Recognizing the barriers that do exist

Tuesday, April 7th, 2009

Re: “Women in university politics”
Jan. 29, 2009

To the editor:
Thank you, Ms. Pelley. Without you I never would have realized what a glorious state of post-feminism we are living in. Thank God. Now that I’ve “woken up” and realized I have no barriers as a woman in this society because women are running for University Students’ Council president, I think I’ll have to inform all the women in my life that if they feel underrepresented, if they don’t make it to the top, well, it’s just their own damn fault " c’mon ladies, nothing’s stopping you.

Nothing except: the wage gap " at every level of education, women in Canada earn less on average than men. For example, in 2003, women who are high school graduates earned 71 per cent of what male high school graduates earned for full-time, full-year work. Women with post-secondary degrees earned 68.9 per cent of what their male counterparts did for full-time, full-year work. Post-secondary education does nothing at all to narrow the wage gap between women and men.

Ah yes " the glass ceiling in politics. If political participation were simply a matter of individual choice or biological imperatives, the participation of women in politics would be equal in every country. In the 1970s, 15 per cent of Norway’s parliament was made up of female representatives. Norway actively took measures to increase the representation of women in government; it is now about 40 per cent. In Canada, women make up 50.4 per cent of the population but only 20.8 per cent of seats in the House of Commons.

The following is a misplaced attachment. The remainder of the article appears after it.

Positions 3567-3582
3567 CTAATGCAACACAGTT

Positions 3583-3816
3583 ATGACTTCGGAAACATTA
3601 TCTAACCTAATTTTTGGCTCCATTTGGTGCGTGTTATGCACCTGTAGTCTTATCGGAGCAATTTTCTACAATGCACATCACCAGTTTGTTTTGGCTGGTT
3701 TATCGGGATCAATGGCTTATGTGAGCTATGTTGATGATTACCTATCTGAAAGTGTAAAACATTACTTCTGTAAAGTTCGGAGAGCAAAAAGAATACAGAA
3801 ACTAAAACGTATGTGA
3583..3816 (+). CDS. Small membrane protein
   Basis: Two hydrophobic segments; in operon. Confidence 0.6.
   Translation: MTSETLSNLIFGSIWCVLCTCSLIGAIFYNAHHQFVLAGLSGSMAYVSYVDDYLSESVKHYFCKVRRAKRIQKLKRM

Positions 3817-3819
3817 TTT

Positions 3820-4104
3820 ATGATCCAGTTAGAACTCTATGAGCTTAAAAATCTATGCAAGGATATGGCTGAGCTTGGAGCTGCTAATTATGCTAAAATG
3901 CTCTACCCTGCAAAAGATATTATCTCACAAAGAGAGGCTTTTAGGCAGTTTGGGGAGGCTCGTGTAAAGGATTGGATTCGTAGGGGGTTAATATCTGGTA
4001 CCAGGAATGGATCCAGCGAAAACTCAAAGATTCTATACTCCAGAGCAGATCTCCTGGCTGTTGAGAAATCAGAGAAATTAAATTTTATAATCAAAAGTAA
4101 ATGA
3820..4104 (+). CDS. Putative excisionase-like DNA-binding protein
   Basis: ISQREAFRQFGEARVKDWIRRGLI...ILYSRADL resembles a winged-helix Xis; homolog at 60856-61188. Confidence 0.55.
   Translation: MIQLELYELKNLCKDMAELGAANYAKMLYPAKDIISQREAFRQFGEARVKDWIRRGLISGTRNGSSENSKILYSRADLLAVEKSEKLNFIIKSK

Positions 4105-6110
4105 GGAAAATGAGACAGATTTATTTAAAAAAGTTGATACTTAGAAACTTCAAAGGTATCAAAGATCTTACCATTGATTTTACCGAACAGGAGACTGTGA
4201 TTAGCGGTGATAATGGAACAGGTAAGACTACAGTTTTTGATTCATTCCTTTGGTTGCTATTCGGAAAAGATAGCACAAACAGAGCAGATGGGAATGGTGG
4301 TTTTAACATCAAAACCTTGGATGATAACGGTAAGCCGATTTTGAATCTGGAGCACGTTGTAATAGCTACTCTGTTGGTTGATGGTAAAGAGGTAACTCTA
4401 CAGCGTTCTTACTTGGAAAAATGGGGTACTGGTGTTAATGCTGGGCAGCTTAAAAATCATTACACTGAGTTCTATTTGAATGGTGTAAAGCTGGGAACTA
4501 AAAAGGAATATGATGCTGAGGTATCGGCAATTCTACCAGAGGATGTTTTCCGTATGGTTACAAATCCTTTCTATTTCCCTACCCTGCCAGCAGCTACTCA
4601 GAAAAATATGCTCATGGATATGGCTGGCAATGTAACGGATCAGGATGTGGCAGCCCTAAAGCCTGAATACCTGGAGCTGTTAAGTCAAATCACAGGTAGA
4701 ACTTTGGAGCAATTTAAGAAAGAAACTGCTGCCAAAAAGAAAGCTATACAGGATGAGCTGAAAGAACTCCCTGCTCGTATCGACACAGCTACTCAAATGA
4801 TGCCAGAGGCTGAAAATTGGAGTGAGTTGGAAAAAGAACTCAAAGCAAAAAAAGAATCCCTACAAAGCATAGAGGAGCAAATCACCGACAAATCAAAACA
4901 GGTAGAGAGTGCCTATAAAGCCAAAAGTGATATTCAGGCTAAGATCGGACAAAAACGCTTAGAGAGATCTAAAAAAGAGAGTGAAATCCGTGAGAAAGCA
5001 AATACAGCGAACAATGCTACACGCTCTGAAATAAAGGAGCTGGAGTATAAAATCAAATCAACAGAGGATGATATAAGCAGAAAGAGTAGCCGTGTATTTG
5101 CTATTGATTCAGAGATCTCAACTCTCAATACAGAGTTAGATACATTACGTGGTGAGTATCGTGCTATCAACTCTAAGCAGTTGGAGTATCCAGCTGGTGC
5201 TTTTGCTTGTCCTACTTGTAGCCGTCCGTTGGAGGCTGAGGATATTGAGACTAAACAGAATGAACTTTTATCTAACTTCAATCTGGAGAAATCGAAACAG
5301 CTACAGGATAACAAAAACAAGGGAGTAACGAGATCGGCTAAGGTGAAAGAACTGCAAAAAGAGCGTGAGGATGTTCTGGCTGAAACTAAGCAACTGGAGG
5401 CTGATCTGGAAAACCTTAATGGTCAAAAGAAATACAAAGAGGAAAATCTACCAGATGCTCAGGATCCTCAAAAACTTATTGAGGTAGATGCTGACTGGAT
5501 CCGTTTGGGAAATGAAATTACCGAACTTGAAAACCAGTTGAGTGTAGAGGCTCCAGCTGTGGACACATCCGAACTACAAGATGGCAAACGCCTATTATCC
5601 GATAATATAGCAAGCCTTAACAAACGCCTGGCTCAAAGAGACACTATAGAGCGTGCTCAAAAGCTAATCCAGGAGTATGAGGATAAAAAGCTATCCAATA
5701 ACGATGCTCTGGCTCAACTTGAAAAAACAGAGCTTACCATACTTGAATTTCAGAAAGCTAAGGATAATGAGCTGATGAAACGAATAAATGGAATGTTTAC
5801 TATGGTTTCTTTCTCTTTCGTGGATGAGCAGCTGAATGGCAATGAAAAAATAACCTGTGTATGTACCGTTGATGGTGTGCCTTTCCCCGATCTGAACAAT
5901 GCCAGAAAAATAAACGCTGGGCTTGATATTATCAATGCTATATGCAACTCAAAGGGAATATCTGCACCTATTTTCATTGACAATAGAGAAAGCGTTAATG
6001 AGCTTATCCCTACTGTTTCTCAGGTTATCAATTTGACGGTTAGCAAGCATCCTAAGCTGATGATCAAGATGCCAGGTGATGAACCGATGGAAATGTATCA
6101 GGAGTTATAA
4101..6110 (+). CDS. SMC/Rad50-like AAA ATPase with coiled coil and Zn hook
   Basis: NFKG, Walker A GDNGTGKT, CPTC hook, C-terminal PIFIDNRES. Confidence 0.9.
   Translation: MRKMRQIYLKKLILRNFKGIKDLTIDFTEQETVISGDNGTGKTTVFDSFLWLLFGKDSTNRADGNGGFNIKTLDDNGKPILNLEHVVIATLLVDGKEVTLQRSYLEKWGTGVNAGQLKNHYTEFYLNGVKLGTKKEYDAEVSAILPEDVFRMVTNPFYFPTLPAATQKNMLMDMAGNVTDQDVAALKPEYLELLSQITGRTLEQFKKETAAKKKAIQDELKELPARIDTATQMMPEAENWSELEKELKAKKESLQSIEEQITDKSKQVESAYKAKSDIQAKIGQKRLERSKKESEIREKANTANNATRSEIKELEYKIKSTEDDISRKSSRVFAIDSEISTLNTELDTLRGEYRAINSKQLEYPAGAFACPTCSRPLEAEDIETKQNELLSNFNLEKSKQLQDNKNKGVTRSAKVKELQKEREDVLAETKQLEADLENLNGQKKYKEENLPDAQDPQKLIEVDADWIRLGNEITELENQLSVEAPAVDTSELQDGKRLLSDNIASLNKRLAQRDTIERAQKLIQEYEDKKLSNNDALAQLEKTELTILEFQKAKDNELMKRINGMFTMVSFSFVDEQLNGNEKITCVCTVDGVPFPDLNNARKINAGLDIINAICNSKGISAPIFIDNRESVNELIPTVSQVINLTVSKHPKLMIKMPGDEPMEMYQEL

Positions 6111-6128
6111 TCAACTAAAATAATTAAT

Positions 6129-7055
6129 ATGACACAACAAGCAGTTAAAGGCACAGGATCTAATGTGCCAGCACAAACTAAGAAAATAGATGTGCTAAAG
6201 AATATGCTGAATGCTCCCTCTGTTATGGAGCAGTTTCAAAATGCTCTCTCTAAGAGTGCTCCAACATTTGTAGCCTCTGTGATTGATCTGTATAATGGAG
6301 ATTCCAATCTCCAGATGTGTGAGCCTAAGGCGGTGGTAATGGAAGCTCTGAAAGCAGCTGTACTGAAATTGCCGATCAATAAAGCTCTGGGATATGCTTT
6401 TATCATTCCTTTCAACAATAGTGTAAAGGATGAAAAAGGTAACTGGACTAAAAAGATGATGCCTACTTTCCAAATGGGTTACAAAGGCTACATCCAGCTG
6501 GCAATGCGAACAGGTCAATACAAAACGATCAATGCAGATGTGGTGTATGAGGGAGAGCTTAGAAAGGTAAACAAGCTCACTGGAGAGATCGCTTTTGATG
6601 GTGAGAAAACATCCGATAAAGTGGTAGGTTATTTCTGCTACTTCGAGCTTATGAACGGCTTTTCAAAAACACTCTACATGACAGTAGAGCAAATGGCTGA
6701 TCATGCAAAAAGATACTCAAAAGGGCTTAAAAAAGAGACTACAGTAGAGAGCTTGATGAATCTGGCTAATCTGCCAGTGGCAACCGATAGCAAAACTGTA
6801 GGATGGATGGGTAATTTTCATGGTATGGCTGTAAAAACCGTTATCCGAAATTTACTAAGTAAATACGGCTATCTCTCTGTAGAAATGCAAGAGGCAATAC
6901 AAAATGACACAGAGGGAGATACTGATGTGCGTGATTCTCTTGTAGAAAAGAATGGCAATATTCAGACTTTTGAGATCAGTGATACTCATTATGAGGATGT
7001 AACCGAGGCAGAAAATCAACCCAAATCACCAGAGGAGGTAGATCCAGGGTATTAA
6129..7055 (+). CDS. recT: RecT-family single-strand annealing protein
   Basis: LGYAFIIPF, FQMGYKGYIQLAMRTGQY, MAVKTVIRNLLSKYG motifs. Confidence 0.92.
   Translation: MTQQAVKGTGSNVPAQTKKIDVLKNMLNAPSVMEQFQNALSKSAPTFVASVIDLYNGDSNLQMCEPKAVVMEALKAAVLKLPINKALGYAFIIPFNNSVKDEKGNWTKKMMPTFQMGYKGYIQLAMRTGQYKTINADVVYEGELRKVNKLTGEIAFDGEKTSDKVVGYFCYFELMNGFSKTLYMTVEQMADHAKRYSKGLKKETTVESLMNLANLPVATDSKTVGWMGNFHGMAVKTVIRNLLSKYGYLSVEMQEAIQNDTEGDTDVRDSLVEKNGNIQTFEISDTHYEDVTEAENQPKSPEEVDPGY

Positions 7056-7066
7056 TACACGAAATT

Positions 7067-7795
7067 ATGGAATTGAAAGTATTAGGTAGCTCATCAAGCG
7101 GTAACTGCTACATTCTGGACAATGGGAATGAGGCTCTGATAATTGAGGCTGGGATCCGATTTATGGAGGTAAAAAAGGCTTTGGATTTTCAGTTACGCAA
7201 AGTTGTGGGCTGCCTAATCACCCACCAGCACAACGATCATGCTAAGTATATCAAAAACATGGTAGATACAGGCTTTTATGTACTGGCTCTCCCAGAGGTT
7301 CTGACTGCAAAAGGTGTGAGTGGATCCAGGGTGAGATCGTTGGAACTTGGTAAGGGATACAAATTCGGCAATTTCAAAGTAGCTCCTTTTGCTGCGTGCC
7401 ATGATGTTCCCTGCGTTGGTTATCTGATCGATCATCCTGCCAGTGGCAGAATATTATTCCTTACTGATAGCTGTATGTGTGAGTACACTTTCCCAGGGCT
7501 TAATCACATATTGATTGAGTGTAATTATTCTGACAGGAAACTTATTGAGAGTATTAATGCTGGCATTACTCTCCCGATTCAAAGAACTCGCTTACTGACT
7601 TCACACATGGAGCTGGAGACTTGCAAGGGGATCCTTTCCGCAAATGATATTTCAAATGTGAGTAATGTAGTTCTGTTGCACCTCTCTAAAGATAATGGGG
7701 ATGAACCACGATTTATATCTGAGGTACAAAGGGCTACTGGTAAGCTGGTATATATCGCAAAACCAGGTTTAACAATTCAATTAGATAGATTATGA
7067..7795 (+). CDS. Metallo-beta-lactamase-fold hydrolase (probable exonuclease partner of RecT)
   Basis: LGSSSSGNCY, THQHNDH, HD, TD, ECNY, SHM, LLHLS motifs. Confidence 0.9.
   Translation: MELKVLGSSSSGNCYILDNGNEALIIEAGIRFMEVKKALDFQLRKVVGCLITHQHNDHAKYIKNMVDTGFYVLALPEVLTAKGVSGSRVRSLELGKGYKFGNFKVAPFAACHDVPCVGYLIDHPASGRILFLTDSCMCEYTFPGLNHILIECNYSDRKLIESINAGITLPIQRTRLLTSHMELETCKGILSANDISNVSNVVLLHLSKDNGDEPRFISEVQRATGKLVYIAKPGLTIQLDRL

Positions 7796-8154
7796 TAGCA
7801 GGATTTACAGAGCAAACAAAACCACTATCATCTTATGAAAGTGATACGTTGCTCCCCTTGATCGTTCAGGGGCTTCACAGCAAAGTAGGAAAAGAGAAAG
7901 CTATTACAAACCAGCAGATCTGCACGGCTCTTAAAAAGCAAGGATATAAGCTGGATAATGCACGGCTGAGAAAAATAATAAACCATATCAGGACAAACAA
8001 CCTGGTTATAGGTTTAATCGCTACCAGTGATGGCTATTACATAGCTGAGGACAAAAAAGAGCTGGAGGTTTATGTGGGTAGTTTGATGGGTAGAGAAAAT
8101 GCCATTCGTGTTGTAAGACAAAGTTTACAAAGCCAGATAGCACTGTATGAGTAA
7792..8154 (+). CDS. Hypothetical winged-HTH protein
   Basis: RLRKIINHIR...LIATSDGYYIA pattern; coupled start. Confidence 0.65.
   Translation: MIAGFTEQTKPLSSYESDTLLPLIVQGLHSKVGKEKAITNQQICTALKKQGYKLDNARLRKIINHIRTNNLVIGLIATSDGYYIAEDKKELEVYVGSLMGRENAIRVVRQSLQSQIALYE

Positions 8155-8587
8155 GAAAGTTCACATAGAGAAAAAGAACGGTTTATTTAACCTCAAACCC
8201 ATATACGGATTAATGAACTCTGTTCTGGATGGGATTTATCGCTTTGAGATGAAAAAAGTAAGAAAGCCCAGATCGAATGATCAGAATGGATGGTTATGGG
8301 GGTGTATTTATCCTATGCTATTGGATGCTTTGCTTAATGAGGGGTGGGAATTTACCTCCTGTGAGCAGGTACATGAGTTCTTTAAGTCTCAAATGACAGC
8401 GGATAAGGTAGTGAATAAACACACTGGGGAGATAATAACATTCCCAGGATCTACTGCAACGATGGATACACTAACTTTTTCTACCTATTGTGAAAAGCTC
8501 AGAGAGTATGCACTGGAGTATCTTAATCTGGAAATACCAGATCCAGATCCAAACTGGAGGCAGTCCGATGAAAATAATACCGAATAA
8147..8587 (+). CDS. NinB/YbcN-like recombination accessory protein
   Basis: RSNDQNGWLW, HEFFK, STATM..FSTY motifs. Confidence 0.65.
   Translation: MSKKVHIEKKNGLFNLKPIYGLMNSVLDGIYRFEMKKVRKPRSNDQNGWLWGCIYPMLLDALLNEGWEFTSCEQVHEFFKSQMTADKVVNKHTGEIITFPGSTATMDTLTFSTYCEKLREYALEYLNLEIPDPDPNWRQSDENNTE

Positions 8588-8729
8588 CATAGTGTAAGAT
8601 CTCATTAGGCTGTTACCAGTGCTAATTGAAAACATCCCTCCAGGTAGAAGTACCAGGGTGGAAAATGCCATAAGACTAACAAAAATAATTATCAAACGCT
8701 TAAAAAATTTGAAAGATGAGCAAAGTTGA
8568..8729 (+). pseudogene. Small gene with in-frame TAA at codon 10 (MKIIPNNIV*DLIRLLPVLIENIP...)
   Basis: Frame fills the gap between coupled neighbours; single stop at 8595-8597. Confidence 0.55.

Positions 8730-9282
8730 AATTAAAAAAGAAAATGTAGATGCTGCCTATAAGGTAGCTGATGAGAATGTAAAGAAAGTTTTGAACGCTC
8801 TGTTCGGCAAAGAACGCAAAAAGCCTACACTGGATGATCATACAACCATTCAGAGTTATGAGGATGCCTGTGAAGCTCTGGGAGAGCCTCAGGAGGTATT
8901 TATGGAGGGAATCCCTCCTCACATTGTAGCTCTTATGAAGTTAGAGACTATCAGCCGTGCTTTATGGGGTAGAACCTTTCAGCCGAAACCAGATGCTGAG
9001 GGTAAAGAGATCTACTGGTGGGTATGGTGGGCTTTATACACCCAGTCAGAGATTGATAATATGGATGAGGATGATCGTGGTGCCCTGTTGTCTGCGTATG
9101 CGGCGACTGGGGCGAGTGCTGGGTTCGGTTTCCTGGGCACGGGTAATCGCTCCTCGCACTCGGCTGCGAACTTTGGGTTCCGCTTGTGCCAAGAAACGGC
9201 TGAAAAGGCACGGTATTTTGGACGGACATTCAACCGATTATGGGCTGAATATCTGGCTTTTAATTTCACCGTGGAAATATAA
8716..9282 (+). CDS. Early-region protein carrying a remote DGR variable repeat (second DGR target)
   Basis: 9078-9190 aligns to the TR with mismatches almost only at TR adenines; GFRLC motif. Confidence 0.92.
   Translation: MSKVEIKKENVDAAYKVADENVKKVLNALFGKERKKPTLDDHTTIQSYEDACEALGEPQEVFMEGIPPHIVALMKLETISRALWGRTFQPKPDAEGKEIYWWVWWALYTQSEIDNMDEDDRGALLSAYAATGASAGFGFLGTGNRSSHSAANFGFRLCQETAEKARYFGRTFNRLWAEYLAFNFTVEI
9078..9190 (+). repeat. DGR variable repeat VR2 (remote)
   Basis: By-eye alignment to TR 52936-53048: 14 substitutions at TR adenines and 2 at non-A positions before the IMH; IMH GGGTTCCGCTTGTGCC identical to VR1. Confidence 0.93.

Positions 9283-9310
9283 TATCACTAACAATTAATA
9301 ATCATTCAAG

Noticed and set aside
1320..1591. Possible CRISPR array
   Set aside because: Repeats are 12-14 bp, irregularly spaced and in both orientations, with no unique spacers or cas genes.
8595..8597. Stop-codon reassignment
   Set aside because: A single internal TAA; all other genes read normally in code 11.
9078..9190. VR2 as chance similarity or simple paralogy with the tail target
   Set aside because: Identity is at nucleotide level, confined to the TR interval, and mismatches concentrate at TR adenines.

The glass ceiling in business: women may be getting up there, but we’re still not at the top. Twenty-five years ago, women made up just 15 per cent of middle management; now it is around 45 per cent. But the percentage of women in top management 20 years ago was one per cent and now it is around two per cent. Women’s overall representation in corporate Canada will not reach 25 per cent until 2025 (Source: Dr. Louise Atkinson,York University).

Government cutbacks: changes by the federal government since 2006 undercut women’s economic equality, so women have less money to run for office. Changes also undercut childcare so women with children have less time to participate in political life. Also, cuts to the Status of Women Canada’s budget of $5 million, which represents 40 per cent of this federal agency’s administrative budget, because “women are already equal” have affected women.

All of this is compounded by hierarchies of race, class, sexual orientation, ability and so on.

So next time you feel like you’ve been “proven right” in thinking that absence of female representation has no relation to institutional or societal barriers, please, do some research.
" Kaela Stradiott
Social Justice and Peace and Women’s Studies III

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